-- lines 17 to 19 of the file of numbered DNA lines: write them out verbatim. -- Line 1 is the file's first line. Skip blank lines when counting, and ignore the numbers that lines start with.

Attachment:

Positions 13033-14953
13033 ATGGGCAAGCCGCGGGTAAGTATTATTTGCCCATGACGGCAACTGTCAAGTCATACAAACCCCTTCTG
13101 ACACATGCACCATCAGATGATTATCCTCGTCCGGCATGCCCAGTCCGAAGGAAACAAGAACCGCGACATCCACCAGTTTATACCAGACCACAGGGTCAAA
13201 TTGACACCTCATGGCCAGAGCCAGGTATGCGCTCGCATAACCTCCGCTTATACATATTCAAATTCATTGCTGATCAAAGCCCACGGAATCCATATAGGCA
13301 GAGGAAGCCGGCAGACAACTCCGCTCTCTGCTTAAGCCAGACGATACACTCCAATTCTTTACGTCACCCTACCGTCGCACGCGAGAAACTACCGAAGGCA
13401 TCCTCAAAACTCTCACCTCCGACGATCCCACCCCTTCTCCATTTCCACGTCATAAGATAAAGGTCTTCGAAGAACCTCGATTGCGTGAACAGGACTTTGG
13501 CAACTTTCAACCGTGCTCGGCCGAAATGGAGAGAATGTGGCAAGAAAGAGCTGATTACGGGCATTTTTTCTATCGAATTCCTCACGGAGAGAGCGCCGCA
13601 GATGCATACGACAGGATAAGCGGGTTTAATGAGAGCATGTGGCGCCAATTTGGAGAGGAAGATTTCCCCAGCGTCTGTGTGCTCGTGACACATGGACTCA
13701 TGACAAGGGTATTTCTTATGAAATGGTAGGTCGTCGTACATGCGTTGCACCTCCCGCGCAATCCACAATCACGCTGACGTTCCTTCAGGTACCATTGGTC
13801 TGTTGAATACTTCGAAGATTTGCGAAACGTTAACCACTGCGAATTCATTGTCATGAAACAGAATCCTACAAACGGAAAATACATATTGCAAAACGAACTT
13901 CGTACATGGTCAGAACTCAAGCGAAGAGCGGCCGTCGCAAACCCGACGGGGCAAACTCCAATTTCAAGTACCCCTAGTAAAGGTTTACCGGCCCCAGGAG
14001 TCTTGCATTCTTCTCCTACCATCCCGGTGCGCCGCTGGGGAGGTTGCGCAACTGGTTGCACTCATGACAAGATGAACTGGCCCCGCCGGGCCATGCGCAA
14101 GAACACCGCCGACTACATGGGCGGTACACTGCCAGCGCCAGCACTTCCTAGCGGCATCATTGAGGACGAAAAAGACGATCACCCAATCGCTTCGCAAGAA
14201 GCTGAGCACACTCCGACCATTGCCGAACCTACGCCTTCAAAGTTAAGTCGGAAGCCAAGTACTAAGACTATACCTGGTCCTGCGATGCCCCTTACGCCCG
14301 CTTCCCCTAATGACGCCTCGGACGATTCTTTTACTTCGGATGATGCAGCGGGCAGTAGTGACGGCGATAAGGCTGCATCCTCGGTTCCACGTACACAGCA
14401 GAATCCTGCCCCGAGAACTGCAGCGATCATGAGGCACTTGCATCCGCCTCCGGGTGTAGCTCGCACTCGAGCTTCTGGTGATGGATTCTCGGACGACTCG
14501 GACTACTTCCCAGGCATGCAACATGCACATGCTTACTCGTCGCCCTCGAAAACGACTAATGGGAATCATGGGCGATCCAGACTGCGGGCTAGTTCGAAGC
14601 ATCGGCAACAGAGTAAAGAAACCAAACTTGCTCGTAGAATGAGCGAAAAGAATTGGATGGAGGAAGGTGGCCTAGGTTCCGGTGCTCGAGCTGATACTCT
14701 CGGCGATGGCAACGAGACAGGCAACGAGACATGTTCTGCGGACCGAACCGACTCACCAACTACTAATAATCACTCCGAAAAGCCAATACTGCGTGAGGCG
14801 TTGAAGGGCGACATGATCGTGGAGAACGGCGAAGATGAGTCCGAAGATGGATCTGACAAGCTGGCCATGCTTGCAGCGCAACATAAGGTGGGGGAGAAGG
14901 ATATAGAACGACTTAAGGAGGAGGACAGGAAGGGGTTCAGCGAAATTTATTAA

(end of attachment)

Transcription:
14501 GACTACTTCCCAGGCATGCAACATGCACATGCTTACTCGTCGCCCTCGAAAACGACTAATGGGAATCATGGGCGATCCAGACTGCGGGCTAGTTCGAAGC
14601 ATCGGCAACAGAGTAAAGAAACCAAACTTGCTCGTAGAATGAGCGAAAAGAATTGGATGGAGGAAGGTGGCCTAGGTTCCGGTGCTCGAGCTGATACTCT
14701 CGGCGATGGCAACGAGACAGGCAACGAGACATGTTCTGCGGACCGAACCGACTCACCAACTACTAATAATCACTCCGAAAAGCCAATACTGCGTGAGGCG